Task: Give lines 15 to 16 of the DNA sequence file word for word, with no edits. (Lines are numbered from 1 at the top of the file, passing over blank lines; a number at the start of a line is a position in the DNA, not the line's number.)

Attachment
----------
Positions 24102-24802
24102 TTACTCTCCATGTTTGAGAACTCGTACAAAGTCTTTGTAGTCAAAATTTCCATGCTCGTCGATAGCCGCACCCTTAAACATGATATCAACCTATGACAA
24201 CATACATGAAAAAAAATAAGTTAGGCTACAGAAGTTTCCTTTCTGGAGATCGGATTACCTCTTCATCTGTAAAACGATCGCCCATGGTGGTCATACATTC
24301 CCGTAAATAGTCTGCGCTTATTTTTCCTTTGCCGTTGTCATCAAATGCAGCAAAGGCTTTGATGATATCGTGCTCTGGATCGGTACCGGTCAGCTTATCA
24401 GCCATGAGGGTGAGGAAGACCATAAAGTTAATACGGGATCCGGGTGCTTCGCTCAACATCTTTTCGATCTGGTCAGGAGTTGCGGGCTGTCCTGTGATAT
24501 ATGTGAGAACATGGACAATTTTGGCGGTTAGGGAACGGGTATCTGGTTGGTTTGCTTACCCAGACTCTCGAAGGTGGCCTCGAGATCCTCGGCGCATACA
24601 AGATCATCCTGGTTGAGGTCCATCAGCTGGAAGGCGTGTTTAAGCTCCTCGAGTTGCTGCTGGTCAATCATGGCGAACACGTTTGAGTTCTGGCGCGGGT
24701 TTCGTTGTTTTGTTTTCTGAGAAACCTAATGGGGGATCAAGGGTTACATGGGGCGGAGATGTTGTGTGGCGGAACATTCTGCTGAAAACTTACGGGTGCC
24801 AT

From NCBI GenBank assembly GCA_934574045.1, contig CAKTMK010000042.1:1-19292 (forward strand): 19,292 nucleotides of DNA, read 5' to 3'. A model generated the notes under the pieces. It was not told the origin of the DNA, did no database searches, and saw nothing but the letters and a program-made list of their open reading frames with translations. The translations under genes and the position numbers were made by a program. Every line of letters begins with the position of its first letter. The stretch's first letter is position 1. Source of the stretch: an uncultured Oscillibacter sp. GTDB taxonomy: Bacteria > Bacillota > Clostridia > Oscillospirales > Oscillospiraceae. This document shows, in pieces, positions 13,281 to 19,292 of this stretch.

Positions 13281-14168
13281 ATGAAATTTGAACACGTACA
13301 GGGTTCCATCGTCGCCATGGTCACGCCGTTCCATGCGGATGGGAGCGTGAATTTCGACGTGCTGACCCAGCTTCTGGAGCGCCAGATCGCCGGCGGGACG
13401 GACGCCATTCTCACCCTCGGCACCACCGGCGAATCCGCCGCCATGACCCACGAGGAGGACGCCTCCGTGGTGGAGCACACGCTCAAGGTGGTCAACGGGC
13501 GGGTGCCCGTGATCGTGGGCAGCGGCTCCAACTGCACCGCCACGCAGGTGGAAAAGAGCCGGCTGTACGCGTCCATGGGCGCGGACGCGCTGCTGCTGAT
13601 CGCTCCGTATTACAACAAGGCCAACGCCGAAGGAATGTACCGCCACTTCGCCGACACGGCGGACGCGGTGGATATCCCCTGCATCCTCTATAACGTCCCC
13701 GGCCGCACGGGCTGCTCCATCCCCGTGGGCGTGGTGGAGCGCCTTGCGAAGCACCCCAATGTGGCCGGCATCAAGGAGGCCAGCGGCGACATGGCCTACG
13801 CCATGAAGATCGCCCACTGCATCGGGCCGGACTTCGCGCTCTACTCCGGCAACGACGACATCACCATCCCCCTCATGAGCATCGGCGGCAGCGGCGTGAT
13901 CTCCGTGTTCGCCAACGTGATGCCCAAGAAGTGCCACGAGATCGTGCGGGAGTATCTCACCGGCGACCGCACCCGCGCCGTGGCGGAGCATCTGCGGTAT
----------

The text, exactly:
13501 GGGTGCCCGTGATCGTGGGCAGCGGCTCCAACTGCACCGCCACGCAGGTGGAAAAGAGCCGGCTGTACGCGTCCATGGGCGCGGACGCGCTGCTGCTGAT
13601 CGCTCCGTATTACAACAAGGCCAACGCCGAAGGAATGTACCGCCACTTCGCCGACACGGCGGACGCGGTGGATATCCCCTGCATCCTCTATAACGTCCCC